Headstone safety inspections for Blackburn with Darwen cemeteries

Robin Duxbury, Friends of Blackburn Old Cemetery, Don Hodkinson, Friends of Pleasington Cemetery chairperson, Brent Stevenson memorial creator and Mari Whalley, Friends of Pleasington Cemetery secretary, at Pleasington Cemetery

Robin Duxbury, Friends of Blackburn Old Cemetery, Don Hodkinson, Friends of Pleasington Cemetery chairperson, Brent Stevenson memorial creator and Mari Whalley, Friends of Pleasington Cemetery secretary, at Pleasington Cemetery

First published in Blackburn Lancashire Telegraph: Photograph of the Author by , Reporter

HEADSTONE safety inspections will be carried out for free at cemeteries across Blackburn and Darwen.

Brent Stevenson Memorials will work in conjunction with local friends’ groups to carry out the work at both cemeteries in Darwen, plus Blackburn Old Cemetery in Whalley New Road and Pleasington Cemetery.

People have been assured that no memorials will be laid down and all will be made safe in their original position. Work starts at Darwen Old Cemetery this month, It follows criticism in 2007 when Blackburn with Darwen Council came under fire for asking bereaved relatives to fix ‘dangerous’ headstones - when neighbouring authorities had carried out the work for free.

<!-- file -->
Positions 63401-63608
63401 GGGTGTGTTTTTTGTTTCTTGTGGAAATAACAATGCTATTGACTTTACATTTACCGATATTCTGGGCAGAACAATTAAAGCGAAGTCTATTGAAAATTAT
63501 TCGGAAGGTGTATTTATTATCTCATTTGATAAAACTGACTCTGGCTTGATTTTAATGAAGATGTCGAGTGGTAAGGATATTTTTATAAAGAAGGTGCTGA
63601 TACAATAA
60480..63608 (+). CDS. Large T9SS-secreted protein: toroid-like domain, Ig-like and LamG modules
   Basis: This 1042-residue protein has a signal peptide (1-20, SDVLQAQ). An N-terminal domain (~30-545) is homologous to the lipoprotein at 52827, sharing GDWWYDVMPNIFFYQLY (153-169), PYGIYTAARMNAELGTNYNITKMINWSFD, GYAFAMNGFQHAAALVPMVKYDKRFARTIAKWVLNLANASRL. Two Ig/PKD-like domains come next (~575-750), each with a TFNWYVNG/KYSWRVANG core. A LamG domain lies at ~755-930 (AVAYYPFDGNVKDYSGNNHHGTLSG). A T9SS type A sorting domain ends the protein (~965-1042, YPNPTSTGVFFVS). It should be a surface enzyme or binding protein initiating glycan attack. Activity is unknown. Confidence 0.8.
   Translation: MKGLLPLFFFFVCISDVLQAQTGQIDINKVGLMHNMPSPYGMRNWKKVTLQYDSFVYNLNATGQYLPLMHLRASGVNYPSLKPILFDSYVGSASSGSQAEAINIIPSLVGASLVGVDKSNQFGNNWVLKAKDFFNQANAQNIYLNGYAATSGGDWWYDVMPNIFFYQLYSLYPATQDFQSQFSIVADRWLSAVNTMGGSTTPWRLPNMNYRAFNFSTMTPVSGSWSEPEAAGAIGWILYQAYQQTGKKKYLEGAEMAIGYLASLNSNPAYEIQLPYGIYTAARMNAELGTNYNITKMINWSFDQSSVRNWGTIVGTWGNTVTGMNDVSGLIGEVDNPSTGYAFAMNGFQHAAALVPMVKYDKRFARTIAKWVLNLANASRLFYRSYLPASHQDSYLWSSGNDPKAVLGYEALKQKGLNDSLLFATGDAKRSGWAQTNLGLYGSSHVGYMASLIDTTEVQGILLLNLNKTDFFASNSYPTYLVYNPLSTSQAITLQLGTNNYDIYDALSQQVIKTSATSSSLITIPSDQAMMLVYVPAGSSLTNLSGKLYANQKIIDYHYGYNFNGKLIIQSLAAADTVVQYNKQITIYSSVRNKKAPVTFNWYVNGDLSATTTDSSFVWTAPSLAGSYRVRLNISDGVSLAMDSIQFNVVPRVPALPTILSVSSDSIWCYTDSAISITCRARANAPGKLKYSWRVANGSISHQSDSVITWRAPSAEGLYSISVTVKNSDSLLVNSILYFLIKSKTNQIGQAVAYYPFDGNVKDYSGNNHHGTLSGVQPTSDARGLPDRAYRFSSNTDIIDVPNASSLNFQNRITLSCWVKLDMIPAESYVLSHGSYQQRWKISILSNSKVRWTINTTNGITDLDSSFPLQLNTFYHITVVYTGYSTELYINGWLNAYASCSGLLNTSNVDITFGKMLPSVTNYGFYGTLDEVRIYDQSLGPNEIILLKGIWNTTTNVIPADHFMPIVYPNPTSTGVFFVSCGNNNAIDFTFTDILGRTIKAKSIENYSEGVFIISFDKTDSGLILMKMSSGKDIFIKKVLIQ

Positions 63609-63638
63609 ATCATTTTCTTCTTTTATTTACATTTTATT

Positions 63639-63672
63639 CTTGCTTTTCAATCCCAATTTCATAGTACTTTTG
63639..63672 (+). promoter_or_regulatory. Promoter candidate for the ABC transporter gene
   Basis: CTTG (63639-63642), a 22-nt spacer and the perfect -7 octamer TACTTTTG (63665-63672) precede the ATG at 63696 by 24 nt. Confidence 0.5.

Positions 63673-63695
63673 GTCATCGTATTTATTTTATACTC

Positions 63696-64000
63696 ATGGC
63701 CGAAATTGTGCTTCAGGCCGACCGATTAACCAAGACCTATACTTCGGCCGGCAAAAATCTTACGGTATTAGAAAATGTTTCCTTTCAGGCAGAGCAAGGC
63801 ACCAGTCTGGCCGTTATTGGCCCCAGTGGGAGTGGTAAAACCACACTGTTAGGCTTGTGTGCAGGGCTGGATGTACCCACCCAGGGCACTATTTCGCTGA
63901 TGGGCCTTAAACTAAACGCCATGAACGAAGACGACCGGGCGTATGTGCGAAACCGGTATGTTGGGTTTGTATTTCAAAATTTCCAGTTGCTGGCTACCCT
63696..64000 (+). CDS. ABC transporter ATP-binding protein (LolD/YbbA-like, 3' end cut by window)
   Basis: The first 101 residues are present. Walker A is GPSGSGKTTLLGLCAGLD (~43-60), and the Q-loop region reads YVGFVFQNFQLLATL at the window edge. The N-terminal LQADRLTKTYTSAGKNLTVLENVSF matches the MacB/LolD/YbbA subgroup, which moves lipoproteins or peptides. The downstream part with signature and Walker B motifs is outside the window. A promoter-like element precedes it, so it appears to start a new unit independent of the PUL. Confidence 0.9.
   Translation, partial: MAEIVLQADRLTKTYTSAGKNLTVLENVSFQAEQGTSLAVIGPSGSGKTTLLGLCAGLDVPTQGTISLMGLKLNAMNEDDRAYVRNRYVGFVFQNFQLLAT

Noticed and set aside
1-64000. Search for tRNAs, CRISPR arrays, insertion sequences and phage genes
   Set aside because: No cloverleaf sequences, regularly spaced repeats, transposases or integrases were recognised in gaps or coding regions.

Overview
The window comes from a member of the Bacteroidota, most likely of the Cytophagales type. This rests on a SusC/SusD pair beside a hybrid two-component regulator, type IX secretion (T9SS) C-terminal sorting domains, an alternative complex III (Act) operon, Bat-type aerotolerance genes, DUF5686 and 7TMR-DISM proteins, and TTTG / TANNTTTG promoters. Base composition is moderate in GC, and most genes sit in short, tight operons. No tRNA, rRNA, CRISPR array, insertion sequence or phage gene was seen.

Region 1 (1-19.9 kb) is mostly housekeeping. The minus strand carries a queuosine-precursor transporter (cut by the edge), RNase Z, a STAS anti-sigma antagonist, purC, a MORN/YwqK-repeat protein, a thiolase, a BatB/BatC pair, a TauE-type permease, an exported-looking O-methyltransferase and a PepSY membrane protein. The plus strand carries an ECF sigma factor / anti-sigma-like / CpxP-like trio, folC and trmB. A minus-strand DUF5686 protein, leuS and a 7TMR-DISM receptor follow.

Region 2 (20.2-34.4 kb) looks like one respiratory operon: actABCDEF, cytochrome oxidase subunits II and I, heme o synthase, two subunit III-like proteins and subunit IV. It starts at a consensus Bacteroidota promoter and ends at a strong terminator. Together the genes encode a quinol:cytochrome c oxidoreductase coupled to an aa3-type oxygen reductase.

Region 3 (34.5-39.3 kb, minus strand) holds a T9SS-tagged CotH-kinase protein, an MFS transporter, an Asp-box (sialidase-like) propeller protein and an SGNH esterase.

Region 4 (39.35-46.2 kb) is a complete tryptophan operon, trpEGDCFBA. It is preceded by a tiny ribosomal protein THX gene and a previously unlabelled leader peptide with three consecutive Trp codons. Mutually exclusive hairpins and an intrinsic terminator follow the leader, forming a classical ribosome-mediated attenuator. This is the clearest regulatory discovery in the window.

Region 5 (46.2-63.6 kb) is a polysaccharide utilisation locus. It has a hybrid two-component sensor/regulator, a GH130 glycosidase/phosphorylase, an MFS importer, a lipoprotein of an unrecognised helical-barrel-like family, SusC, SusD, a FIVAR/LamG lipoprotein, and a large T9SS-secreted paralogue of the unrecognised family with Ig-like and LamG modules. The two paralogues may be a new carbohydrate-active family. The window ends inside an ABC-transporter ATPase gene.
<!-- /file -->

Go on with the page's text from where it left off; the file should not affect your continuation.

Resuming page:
At the time, the council said it was ‘not policy’ for them to pay for headstone repair.

Now, inspections will be carried out to new Ministry of Justice Guidelines, where memorials weighing more than 500kg and of a higher risk of causing injury will be made safe at the council’s expense..

Chairman of the Friends of Darwen Cemetery John East said: “We are supporting the checks on the headstones to make sure families get assurance that things are safe.

“It is good news as we are working in partnership with Brent and the council.

“Over the years, I think they got a bit over-indulgent with laying headstones down and we don’t want that to re-occur.”

The smaller lawn memorials will also be tested to see if they are a cause for concern or are considered dangerous, in which case the council will pay to have them made safe.

Where memorials erected within 35 years are a cause for concern, but not a risk, the council will write to the grave owners at their last known address to advise them their memorial is loose, and the owners then have the choice of instructing a qualified memorial mason to make the memorial secure.

Tony Watson, Blackburn with Darwen Council’s head of environment and public protection, said: “The safety of these memorials is important to families and loved ones and helps to keep our cemeteries safe.”

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